South Africa 21.4.2017 07:30 am

Education is a tool of liberation – Dlamini-Zuma

Former African Union Commission chairperson Dr Nkosazana Dlamini-Zuma. Photo: Gallo Images

Former African Union Commission chairperson Dr Nkosazana Dlamini-Zuma. Photo: Gallo Images

Dlamini-Zuma further says that in SA free education for the poor was necessary, but infrastructure had to expand to accommodate more students.

Education was once used as a primary tool of oppression and must now be used as a primary tool for liberation.

This was according to former African Union (AU) Commission chairperson and African National Congress (ANC) National Executive Committee member, Dr. Nkosazana Dlamini-Zuma.

Dlamini-Zuma was speaking at Durban University of Technology’s ML Sultan campus on Thursday night to a hall filled to capacity with students and ANC Youth League members and supporters.

To enthusiastic applause, Dlamini-Zuma told the audience that colonisers in South Africa, Africa and on other continents had conquered through “force and ideas”.

“The indigenous people were made to feel inferior [as a result of colonisation]. Part of decolonising ourselves is to believe in ourselves,” she said.

Dlamini-Zuma said that the African continent had a rich history of knowledge and culture, but that it had been destroyed by Apartheid, as had indigenous learning.

Quoting former Apartheid prime minister, Hendrik Verwoerd, she said that education was once used as a tool to “subjugate and oppress”, and that the ANC had, since liberation, maintained that health and education were the vehicles to ensure investment in the country’s population.

“You can have finance, brick and mortar and mineral resources, but you need skilled people to turn all of those resources into wealth,” Dlamini-Zuma said.

“Education is important because it is your right to develop your full potential as a human being, it is needed to transfer the economy through skills and it is the quickest equaliser in dealing with poverty.”

The African continent had decided to work towards a “skills revolution”, and as part of the continent, South Africa was part of the revolution, said the former AU Commission chairperson.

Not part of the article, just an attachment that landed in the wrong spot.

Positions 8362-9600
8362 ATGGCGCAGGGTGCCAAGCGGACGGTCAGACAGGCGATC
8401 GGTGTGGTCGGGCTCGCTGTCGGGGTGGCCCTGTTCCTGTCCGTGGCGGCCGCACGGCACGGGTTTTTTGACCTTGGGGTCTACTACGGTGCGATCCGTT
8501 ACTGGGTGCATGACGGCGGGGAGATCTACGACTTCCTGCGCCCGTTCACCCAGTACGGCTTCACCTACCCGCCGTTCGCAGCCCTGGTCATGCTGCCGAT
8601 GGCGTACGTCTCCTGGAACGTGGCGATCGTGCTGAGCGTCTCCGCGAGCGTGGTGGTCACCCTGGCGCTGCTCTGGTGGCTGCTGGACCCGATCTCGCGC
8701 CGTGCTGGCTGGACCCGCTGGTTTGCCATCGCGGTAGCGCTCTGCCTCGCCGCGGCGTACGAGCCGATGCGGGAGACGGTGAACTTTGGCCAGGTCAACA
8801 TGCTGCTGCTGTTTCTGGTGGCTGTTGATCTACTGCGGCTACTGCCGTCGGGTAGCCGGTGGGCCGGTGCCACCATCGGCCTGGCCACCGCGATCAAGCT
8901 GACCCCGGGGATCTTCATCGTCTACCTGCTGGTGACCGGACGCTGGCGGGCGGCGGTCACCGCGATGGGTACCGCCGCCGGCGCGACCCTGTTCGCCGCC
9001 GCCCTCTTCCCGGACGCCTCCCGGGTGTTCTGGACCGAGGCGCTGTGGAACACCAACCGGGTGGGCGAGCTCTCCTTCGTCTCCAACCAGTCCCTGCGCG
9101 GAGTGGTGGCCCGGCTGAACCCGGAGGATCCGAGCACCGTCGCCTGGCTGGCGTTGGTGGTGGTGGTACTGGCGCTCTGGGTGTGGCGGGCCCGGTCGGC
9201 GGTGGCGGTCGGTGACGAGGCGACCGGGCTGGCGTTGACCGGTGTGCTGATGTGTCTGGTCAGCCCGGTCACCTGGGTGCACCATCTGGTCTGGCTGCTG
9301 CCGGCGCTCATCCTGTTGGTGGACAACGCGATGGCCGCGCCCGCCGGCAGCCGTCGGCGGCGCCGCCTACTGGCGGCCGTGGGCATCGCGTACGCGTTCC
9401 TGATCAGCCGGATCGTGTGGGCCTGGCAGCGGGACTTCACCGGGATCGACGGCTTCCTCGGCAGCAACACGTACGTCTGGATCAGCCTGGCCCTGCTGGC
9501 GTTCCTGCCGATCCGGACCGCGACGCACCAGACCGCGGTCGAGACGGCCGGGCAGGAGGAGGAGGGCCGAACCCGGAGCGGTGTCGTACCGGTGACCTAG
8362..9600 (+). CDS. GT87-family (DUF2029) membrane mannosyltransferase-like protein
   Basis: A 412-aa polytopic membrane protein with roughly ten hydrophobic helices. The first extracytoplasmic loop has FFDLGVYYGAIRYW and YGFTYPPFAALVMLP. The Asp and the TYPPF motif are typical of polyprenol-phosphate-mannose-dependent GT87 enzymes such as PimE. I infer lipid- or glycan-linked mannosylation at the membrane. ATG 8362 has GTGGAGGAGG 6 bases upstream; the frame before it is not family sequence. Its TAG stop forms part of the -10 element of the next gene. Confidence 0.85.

“In this skills revolution, people must be educated at all levels, from artisans to engineers.”

The country could not justify any child being deprived of education because they could not afford to study.

“We need to produce entrepreneurs to grow the economy, but the economy will not grow unless the majority are part of it,” said Dlamini-Zuma, who has been touted as a possible successor to President Jacob Zuma.

South Africa was in need of innovators as Africa flexed its infrastructural and technological ambitions, she said, citing the example of Africa’s ambitions for high-speed rail, which was to be undertaken in Egypt.

“We are at this level now. Africa is ambitious. And we need innovative people and engineers to build those high speed rails.”

Dlamini-Zuma said that in South Africa free education for the poor was necessary, but infrastructure had to expand to accommodate more students.

This was where information technology should be utilised, said Dlamini-Zuma, who has been projected as the ANC Women’s League’s preferred candidate to succeed Zuma as party president.

Dlamini-Zuma is a firm favourite of the ANCYL and was joined on stage by the league’s national secretary general, Njabulo Nzuza, and ANCYL KwaZulu-Natal provincial chairperson, Kwazi Mshengu.

The youth league has been vocal about throwing its weight behind her as the preferred candidate to lead the ANC.

 

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